“ It is very strange," said the Bachelor, “ when Egeria had laid down the book, that we should enjoy so much pleasure from the description of calamities.”
“ It argues," said the nymph, “ nothing very favourable to the benevolence of the human heart."
6 Yes; it is a proof of the malice of our nature, that we should find delight in hearing of the sufferings of our fellow-creatures," replied the Bachelor.
I did not make the remark with any reference to so general a sentiment,” said Egeria ; but, now that you call my attention to it so particularly, I must own that it does look as if we had a latent penchant to be pleased with evil. May not, however, our pleasure in perusing descriptions of sorrows and calamities arise from the degree of excitement which they produce on our sympathetic feelings ? Be the source of our enjoyment, however, in the good or the bad properties of our own heart, there is no disputing the fact, that we do receive great pleasure from well-drawn pictures, whether they be with words or with colours, of those scenes in which the nothingness of man, as an object of the care of Providence, is most strikingly delineated. This morning for example, in turning over the leaves of De Humboldt's Travels, I felt myself very pleasingly interested by his vigorous description of the catastrophe which befell the city of Caraccas. I shall read it to you.”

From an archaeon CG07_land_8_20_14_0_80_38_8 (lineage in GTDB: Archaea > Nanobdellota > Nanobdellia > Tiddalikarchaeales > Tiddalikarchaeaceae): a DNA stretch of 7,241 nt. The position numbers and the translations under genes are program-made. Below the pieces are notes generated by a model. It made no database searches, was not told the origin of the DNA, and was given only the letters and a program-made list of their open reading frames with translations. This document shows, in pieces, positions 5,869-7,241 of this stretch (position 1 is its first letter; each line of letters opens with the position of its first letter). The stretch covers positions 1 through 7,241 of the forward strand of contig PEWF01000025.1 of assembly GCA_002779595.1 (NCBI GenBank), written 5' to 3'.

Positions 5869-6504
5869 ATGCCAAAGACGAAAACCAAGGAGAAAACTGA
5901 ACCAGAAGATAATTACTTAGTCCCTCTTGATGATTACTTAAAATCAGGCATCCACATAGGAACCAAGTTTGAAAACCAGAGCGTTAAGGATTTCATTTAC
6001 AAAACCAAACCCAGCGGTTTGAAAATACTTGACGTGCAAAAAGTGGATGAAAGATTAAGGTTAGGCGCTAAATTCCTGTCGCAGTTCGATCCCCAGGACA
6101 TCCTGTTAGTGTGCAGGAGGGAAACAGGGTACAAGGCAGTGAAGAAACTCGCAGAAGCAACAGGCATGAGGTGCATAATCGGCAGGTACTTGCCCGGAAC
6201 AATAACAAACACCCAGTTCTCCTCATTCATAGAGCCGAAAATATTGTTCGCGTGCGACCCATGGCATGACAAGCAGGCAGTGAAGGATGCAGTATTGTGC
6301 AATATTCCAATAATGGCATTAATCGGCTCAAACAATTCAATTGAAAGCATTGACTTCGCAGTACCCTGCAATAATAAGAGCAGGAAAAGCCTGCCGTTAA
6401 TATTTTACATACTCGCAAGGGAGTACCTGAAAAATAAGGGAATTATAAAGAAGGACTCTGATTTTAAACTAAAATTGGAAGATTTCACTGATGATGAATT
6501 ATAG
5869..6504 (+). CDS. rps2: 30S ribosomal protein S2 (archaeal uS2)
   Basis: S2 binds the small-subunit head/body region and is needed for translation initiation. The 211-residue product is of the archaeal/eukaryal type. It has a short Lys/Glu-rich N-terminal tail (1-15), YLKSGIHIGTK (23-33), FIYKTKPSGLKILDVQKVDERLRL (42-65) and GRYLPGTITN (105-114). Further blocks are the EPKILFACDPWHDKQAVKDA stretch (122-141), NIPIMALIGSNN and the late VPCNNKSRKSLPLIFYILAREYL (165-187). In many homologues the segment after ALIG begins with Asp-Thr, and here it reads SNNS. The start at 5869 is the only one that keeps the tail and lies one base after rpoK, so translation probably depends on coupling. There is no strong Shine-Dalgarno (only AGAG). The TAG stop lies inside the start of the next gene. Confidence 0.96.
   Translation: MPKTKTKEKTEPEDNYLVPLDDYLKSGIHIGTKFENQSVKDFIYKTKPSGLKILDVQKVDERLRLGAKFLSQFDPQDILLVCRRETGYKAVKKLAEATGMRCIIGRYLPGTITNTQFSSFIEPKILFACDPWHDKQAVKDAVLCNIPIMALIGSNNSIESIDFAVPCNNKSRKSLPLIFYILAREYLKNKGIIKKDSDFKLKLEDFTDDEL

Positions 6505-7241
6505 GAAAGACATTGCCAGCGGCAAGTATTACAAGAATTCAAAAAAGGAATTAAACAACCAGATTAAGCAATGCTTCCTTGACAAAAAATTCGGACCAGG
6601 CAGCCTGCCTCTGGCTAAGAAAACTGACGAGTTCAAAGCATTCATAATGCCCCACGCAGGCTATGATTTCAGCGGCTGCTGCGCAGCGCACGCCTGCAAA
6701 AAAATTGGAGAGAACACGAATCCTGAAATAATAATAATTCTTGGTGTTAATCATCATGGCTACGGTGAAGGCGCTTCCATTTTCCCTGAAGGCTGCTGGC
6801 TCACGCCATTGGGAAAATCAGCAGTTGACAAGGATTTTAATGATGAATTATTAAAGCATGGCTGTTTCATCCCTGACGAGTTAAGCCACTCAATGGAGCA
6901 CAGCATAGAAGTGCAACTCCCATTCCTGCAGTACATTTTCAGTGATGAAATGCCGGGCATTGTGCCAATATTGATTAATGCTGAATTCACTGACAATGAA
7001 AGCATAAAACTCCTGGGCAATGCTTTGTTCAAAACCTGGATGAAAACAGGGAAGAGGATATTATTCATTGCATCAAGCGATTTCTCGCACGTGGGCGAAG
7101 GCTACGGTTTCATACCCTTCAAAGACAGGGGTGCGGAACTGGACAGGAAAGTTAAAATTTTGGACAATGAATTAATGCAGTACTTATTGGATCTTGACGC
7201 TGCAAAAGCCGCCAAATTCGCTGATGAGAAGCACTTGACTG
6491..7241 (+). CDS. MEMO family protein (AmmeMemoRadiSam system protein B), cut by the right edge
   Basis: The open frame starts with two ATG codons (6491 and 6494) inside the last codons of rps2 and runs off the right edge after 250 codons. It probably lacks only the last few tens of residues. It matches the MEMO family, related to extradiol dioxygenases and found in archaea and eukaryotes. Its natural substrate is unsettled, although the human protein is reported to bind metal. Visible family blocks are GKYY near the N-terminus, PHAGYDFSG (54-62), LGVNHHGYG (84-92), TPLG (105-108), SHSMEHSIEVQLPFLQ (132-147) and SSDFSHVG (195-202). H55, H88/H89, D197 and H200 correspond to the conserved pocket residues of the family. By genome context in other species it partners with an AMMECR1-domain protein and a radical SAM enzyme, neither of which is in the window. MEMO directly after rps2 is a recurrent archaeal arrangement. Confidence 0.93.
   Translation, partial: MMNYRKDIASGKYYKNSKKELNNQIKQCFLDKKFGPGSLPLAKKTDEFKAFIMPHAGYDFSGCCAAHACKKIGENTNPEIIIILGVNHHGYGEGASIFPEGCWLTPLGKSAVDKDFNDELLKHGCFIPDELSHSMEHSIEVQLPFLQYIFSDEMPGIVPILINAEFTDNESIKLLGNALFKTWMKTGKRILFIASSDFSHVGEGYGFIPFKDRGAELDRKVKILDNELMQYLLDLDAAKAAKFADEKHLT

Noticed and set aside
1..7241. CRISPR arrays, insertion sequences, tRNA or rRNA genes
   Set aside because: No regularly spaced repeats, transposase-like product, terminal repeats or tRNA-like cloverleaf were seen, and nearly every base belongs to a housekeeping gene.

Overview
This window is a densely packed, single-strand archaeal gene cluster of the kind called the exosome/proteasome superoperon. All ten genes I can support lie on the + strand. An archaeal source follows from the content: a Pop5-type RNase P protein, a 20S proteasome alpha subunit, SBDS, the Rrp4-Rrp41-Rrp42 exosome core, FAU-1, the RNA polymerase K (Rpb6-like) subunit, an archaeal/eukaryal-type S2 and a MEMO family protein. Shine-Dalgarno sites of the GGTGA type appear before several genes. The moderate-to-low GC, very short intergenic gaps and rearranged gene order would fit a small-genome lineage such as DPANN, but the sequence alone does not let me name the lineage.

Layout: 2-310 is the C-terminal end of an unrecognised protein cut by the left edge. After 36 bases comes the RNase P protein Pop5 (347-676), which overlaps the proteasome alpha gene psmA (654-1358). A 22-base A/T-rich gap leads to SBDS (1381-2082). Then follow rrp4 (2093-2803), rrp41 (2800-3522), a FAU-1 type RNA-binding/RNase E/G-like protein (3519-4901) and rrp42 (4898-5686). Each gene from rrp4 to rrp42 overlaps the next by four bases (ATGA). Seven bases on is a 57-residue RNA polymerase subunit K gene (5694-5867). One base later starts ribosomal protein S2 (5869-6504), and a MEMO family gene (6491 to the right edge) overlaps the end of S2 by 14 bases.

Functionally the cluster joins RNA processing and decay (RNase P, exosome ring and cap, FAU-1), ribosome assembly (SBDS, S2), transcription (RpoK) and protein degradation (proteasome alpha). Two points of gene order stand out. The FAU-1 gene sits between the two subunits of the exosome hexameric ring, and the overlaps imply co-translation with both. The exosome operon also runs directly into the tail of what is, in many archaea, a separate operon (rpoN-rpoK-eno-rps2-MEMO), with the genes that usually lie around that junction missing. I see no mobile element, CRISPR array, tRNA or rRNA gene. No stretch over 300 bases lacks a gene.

AN EARTHQUAKE. “A great drought prevailed at this period in the province of Venezuela. Not a single drop of rain had fallen at Caraccas, or in the country ninety leagues round, during the five months which preceded the destruction of the capital. The 26th of March was a remarkably hot day. The air was calm and the sky unclouded. It was Holy Thursday, and a great part of the population was assembled in the churches. Nothing seemed to presage the calamities of the day. At seven minutes after four in the afternoon the first shock was felt; it was sufficiently powerful to make the bells of the churches toll; it lasted five or six seconds, during which time the ground was in a continual undulating movement, and seemed to heave up like a boiling liquid. The danger was thought to be past, when a tremendous subterraneous noise was heard, resembling the rolling of thunder, but louder, and of longer continuance, than that heard within the tropics in time of storms. This noise preceded a perpendicular motion of three or four seconds, fola lowed by an undulatory movement somewhat longer. The shocks were in opposite directions, from north to south, and from east to west. Nothing could resist the movement from beneath upward, and undulations crossing each other. The town of Caraccas was entirely overthrown. Thousands of the inhabitants (between nine and ten thousand) were buried under the ruins of the houses and churches. The procession had not yet set out; but the crowd was so great in the churches, that nearly three or four thousand persons were crushed by the fall of their vaulted roofs. The explosion was stronger toward the north, in that part of the town situated nearest the mountain of Avila, and the Silla. The churches of La Trinidad, and Alta Gracia, which were more than one hundred and fifty feet high, and the naves of which were supported by pillars of twelve or fifteen feet diameter, left a mass of ruins scarcely exceeding five or six feet in elevation. The sinking of the ruins has been so considerable, that there now scarcely remain any vestiges of pillars or columns. The barracks, called El Quartel de San Carlos, situate farther north of the church of the Trinity, on the road from the customhouse de la Pastora, almost entirely disappeared. A regiment of troops of the line, that was assembled under arms, ready to join the procession, was, with the exception of a few men, buried under the ruins of this great edifice. Nine-tenths of the fine town of Caraccas were entirely destroyed. The walls of the houses that were not thrown down, as those of the street San Juan, near the Capuchin Hospital, were cracked in such a manner that it was impossible to run the risk of inhabiting them. The effects of the earthquake were somewhat less violent in the western and southern parts of the city, between the principal square and the ravin of Caraguata. There the cathedral, supported by enormous buttresses, remains standing.